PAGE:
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Jeb Bush wants another vote on bullet train

(Florida television station WBBH posted the following Associated Press article on its website on March 4.)

TALLAHASSEE, Fla. -- In his annual address to the opening of the Florida legislature, Governor Jeb Bush says the state of the state is uncertain. Bush threw cold water on the idea of a tax increase to fund smaller classes and is instead asking lawmakers to send the controversial amendment back to voters for another say.

The governor wants more money for security, and money to boost tourism, and he wants voters to tell him again if they really wanted smaller classes and a high speed rail system.

"I believe we must go back to the voters and have them make a decision, with all the information in hand," Bush said.

Bush repeatedly said during the campaign that he would have to raise taxes if smaller class sizes were approved. Now he says that's not what voters meant at all.

"I don't want to raise their taxes, I want them to make that determination," Bush said. He said other states "have tried to tax and spend their way to property. It's not working."

But the idea of asking for another vote has Democrats angry.

"Blaming our budget deficit on the fact that parents want to give their kids a decent education is just not accurate," said Broward County senator Steve Geller.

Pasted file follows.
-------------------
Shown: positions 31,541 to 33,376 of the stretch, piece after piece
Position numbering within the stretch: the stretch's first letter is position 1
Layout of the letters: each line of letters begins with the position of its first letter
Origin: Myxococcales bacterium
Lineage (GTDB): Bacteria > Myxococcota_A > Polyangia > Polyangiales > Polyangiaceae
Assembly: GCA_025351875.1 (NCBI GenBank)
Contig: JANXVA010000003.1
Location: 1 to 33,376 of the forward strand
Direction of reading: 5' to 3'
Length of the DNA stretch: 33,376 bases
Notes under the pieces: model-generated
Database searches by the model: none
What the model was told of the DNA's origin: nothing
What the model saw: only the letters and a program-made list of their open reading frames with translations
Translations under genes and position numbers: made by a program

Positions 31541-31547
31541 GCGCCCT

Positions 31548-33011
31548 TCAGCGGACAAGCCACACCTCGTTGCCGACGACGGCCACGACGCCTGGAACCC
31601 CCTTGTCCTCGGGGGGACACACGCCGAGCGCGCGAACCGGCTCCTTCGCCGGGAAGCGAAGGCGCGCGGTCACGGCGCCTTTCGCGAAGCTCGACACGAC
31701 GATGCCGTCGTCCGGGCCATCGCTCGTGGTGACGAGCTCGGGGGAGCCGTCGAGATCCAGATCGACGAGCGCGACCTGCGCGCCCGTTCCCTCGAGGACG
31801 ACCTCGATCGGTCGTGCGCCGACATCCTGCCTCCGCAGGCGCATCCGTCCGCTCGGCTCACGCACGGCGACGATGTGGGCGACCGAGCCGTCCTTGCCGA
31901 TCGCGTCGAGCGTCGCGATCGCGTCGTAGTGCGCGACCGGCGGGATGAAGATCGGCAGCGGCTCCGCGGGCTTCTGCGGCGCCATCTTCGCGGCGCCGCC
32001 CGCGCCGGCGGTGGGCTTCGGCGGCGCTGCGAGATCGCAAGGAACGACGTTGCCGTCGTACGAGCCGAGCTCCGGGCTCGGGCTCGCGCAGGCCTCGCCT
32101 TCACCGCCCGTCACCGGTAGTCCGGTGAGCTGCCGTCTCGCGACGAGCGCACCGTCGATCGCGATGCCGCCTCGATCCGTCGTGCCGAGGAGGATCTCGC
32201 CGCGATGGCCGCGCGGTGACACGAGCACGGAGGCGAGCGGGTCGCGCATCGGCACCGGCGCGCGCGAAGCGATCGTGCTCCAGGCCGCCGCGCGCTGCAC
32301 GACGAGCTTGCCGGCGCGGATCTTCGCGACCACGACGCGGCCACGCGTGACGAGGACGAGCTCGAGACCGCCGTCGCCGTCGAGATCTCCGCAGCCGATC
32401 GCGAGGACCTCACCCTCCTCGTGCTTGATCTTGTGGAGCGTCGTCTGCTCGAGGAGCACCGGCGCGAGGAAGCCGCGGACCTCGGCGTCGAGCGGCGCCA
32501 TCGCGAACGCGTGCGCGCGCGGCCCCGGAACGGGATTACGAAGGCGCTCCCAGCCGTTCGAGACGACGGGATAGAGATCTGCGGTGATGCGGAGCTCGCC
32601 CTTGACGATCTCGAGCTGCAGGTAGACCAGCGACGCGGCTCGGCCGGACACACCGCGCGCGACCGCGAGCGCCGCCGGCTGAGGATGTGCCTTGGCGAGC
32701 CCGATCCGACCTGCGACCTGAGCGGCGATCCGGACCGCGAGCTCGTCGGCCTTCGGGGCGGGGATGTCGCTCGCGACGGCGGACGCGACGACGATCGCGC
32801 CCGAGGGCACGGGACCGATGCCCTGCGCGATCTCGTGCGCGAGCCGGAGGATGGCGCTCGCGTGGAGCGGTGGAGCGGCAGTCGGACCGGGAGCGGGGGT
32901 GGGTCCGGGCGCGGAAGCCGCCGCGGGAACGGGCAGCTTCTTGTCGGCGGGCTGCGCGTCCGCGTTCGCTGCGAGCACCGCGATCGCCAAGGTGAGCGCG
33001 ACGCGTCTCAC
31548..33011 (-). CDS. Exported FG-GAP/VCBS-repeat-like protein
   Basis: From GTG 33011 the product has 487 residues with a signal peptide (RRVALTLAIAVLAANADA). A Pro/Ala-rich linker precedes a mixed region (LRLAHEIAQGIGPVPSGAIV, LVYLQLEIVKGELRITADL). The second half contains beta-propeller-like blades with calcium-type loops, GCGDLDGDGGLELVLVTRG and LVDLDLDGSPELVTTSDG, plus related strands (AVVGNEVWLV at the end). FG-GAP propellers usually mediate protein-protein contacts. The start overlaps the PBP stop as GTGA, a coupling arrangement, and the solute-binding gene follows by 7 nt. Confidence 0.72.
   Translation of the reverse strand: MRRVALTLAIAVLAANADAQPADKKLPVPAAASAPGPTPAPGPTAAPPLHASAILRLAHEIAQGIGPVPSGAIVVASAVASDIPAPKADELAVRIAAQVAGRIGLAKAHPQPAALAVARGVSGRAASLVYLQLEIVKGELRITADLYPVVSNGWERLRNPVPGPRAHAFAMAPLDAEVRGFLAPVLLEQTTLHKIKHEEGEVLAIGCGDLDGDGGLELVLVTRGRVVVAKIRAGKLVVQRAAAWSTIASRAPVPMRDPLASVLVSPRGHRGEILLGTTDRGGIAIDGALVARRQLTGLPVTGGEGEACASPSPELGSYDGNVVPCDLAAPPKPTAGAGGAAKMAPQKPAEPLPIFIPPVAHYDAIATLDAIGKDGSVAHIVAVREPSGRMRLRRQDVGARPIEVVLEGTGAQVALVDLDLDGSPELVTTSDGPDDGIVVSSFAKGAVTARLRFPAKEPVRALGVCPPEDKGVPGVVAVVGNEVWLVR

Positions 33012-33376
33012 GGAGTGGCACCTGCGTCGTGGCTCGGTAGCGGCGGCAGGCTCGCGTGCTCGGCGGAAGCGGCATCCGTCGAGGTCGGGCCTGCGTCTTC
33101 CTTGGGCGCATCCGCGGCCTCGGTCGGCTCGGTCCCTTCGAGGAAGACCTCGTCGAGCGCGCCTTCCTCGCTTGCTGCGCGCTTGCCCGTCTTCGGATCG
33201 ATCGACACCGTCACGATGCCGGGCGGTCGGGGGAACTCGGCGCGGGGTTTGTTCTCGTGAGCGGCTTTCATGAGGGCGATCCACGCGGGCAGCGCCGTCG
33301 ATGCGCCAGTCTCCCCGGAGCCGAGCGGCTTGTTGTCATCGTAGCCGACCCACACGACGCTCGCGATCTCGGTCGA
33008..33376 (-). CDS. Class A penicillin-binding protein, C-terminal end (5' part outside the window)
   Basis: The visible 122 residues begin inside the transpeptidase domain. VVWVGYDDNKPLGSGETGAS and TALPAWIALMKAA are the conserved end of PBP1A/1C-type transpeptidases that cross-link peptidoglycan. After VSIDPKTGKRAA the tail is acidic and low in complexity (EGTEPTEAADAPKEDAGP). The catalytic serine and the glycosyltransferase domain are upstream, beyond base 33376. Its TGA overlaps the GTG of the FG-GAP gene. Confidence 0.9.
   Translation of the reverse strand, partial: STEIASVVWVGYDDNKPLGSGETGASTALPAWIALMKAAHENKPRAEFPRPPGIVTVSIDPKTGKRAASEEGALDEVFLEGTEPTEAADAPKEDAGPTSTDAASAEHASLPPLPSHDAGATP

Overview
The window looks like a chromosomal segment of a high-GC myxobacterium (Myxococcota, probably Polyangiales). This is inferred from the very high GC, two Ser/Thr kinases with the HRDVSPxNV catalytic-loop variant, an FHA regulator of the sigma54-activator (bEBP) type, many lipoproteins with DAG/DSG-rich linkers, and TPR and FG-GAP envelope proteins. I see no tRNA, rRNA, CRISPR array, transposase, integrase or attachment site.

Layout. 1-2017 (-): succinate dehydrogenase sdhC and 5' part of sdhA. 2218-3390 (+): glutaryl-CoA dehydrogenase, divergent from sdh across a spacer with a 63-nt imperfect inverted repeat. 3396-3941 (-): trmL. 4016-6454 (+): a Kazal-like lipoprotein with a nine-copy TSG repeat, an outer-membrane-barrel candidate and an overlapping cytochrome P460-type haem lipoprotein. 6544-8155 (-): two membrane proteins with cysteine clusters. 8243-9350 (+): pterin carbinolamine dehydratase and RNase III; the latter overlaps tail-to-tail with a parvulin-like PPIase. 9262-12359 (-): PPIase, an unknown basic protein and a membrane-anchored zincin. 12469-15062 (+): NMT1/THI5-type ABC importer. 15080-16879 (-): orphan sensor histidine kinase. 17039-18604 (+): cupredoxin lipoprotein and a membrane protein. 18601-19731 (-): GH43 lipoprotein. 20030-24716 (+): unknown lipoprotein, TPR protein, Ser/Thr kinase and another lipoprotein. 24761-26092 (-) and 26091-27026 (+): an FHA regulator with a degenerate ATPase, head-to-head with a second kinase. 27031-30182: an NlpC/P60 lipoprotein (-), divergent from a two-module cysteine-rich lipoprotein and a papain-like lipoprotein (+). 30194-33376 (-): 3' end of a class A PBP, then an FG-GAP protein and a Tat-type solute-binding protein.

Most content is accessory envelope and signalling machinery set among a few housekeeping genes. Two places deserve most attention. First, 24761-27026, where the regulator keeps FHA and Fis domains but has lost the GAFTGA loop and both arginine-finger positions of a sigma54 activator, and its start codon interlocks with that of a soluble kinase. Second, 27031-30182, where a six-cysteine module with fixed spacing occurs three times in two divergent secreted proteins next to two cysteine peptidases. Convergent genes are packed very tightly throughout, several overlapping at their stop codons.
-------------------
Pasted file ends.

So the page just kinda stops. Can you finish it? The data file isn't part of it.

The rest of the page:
Even some key republicans are leery.

"They mandate what we implement, they knew it was going to cost revenue," said Brandon senator Tom Lee.

On other topics, Bush is proposing creation of a $40 million contingency fund to respond to any "urgent economic and domestic security priorities that may arise." He's calling for workers compensation reform and for a cap on non-economic medical malpractice damages.

The speech wrapped up with a nod to marriage, saying "love" is the strongest need in our society. In his words, "I ask you to join me in using your own 'bully pulpits' to help nurture families and communities through love."

The legislative session is supposed to end in early May, but quick solutions to the budget problems hardly seem likely.

Should the legislature decide to send class size and high-speed rail back to voters, the cost of a special statewide election would be about $10 million.

Wednesday, March 5, 2003

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